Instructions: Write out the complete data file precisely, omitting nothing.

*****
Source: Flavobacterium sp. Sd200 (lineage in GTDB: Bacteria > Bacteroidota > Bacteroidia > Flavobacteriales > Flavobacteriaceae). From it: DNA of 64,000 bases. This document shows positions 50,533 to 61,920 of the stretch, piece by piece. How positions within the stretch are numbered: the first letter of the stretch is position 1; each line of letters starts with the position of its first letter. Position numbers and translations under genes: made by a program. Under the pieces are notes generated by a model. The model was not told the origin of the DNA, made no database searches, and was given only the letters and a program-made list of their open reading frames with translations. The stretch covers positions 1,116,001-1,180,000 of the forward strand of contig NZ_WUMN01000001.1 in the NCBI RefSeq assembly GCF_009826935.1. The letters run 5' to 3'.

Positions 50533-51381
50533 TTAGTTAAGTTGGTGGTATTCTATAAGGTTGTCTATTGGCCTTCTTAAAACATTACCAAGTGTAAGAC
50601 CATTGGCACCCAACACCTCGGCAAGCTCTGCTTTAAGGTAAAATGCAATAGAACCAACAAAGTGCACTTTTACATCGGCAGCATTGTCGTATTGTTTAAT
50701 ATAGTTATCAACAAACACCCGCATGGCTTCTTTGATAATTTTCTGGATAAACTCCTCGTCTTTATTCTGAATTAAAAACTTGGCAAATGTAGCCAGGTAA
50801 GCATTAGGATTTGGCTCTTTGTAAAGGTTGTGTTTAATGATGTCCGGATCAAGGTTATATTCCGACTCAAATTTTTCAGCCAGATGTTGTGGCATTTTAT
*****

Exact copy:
Source: Flavobacterium sp. Sd200 (lineage in GTDB: Bacteria > Bacteroidota > Bacteroidia > Flavobacteriales > Flavobacteriaceae). From it: DNA of 64,000 bases. This document shows positions 50,533 to 61,920 of the stretch, piece by piece. How positions within the stretch are numbered: the first letter of the stretch is position 1; each line of letters starts with the position of its first letter. Position numbers and translations under genes: made by a program. Under the pieces are notes generated by a model. The model was not told the origin of the DNA, made no database searches, and was given only the letters and a program-made list of their open reading frames with translations. The stretch covers positions 1,116,001-1,180,000 of the forward strand of contig NZ_WUMN01000001.1 in the NCBI RefSeq assembly GCF_009826935.1. The letters run 5' to 3'.

Positions 50533-51381
50533 TTAGTTAAGTTGGTGGTATTCTATAAGGTTGTCTATTGGCCTTCTTAAAACATTACCAAGTGTAAGAC
50601 CATTGGCACCCAACACCTCGGCAAGCTCTGCTTTAAGGTAAAATGCAATAGAACCAACAAAGTGCACTTTTACATCGGCAGCATTGTCGTATTGTTTAAT
50701 ATAGTTATCAACAAACACCCGCATGGCTTCTTTGATAATTTTCTGGATAAACTCCTCGTCTTTATTCTGAATTAAAAACTTGGCAAATGTAGCCAGGTAA
50801 GCATTAGGATTTGGCTCTTTGTAAAGGTTGTGTTTAATGATGTCCGGATCAAGGTTATATTCCGACTCAAATTTTTCAGCCAGATGTTGTGGCATTTTAT